Troubleshoot client application errors in Azure Storage accounts - Azure (2023)

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This article helps you investigate client application failures using metrics.client-side log filesand resource logs in Azure Monitor.

diagnose errors

Users of your application can notify you of errors reported by the client application. Azure Monitor also records the number of different response types (response typedimensions) from your storage services, such asnetwork error,ClientTimeoutError, orauthorization error. While Azure Monitor only records the number of different error types, you can get more detailed information about individual requests by examining server, client, and network logs. Usually, the HTTP status code returned by the storage service gives an indication of why the request failed.


Remember to expect occasional errors. For example, errors due to transient network conditions or application errors.

The following resources are helpful in understanding memory-related status and error codes:

  • Common REST API error codes
  • Blob service error codes
  • Error codes for queue service
  • Table service error codes
  • File service error codes

The client receives HTTP 403 (Forbidden) messages.

If your client application is throwing HTTP 403 (Forbidden) errors, the likely cause is that the client is using an expired Shared Access Signature (SAS) when sending a save request (although other possible causes include timing biases, invalid keys, and blanks). headings).

The Storage Client Library for .NET allows you to collect client-side log data related to storage operations performed by your application. For more information, seeClient-side logging using the .NET Storage Client Library.

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The following table shows an example from the client-side log generated by the Storage Client Library that illustrates the occurrence of this issue:

The theredetailsdetailsCustomer Request IDOperationstekst
Microsoft.Azure.StorageInformation385d077ab-…Start of operation with location Primary per location mode Primary Only.
Microsoft.Azure.StorageInformation385d077ab-...Synchronous requestis underway
Microsoft.Azure.StorageInformation385d077ab-...Wait for a reply.
Microsoft.Azure.Storagewarning285d077ab-...An exception was thrown while waiting for a response: The remote server returned an error: (403) Forbidden.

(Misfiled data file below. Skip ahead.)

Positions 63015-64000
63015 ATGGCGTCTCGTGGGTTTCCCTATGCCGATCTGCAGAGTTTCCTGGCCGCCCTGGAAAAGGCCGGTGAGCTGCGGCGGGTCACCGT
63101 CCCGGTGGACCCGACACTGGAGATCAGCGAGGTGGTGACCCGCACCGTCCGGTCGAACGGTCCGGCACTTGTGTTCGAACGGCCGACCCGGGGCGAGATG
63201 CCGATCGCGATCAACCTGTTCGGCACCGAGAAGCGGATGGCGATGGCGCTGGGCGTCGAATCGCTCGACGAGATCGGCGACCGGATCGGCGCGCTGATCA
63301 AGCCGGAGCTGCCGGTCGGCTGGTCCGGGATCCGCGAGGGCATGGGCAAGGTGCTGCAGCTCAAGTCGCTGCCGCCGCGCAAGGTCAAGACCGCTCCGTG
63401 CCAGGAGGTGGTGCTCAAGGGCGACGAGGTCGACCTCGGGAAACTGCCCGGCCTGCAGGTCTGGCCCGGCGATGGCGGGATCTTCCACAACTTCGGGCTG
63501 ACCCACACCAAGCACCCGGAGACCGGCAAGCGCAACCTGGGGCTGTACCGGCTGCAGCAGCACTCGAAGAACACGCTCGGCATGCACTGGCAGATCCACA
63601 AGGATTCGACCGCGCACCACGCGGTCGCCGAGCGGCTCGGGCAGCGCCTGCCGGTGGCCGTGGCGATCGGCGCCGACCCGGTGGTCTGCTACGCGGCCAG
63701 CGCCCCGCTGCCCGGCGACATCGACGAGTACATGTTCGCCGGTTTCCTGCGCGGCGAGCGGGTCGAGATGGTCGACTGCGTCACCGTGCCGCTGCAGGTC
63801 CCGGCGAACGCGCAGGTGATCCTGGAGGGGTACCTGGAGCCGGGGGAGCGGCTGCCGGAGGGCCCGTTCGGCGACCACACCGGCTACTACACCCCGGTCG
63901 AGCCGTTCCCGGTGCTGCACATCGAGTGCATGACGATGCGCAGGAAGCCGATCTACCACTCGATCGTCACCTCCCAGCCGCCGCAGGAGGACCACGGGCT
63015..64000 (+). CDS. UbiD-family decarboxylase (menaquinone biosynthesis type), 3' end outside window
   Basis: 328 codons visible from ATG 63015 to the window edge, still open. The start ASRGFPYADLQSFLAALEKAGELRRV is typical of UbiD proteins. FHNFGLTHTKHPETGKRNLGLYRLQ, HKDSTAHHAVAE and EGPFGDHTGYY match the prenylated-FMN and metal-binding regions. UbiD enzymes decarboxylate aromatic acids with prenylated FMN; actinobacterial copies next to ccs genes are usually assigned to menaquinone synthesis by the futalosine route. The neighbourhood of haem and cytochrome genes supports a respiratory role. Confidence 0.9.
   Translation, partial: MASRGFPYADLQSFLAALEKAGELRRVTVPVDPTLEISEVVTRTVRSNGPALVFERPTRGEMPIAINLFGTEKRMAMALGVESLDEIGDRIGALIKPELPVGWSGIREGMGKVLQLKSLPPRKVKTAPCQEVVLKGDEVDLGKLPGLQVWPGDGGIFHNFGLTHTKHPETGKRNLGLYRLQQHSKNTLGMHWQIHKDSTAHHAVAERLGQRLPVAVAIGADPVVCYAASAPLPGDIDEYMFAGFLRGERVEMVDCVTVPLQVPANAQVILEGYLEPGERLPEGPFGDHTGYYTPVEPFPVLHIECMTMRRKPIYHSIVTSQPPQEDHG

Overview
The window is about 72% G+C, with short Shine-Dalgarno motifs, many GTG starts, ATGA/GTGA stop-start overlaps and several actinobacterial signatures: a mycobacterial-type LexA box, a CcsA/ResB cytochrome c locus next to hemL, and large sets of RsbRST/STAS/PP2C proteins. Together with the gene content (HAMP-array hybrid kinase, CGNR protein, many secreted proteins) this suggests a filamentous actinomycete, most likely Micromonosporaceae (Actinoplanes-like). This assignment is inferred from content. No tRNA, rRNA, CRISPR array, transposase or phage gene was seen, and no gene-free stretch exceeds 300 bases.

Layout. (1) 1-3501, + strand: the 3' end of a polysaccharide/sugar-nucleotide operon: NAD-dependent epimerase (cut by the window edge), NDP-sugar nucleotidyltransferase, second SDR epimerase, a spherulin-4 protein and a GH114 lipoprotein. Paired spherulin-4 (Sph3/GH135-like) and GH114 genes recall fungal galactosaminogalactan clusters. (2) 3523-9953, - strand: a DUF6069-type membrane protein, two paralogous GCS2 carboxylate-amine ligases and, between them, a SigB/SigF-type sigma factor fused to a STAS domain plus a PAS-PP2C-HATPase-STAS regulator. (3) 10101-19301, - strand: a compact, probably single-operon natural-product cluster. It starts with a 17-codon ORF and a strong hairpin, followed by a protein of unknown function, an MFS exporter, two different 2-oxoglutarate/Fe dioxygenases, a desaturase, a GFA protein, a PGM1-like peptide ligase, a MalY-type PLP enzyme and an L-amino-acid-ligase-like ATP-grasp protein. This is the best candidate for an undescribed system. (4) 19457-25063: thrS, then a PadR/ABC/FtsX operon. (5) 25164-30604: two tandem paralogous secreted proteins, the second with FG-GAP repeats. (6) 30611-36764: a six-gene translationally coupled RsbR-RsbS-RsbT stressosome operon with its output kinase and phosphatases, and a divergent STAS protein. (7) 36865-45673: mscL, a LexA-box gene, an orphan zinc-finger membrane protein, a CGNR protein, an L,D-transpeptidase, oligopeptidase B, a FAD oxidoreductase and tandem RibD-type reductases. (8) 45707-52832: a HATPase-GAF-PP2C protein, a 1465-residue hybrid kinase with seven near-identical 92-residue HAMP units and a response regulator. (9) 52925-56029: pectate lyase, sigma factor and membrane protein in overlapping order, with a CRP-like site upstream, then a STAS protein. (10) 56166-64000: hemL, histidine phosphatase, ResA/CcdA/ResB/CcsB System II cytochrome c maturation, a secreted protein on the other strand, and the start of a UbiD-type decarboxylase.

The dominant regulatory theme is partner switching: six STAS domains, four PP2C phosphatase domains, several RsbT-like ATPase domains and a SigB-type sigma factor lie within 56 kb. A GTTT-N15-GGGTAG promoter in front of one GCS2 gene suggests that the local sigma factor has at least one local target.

Microsoft.Azure.StorageInformation385d077ab-...Answer received. Status Code = 403, Request ID =, Content-MD5 = , ETag = .
Microsoft.Azure.Storagewarning285d077ab-...An exception was thrown during the operation: The remote server returned an error: (403) Forbidden.
Microsoft.Azure.StorageInformation385d077ab-...It is checked whether the process should be repeated. Number of Retries = 0, HTTP Status Code = 403, Exception = The remote server returned an error: (403) Forbidden.
Microsoft.Azure.StorageInformation385d077ab-...Next location was set to Primary based on location mode.
Microsoft.Azure.StorageError185d077ab-...The retry policy did not allow a retry. Error with: The remote server returned an error: (403) Forbidden.

In this scenario, you should investigate why the SAS token expires before the client sends the token to the server:

  • When you create a SAS, you should typically not specify a start time so that a client can start using it immediately. If there are small clock differences between the host generating the SAS with the current time and the storage service, it is possible that the storage service will receive a SAS that is not yet valid.

  • Do not set a very short expiration time on an SAS. Again, small clock differences between the host generating the SAS and the storage service can cause a SAS to expire sooner than expected.

  • Is the version parameter in the SAS key (egsv=2015-04-05) match the version of the Storage Client Library you are using? We recommend always using the latest version of the storage client library.

  • If you regenerate your storage access keys, any existing SAS tokens may become invalid. This issue can occur when you generate SAS tokens with a long expiration time for client application caching.

Generating a valid token is easy when you use the Storage Client Library to generate SAS tokens. However, if you use the Storage REST API and create the SAS tokens manually, seeDelegation of access with a shared access signature.

The client receives HTTP 404 (Not Found) messages.

If the client application receives an HTTP 404 (Not Found) message from the server, it means that the object the client tried to access (such as an entity, table, blob, container, or queue) is not in the store that is a service. There are a number of possible reasons for this, such as: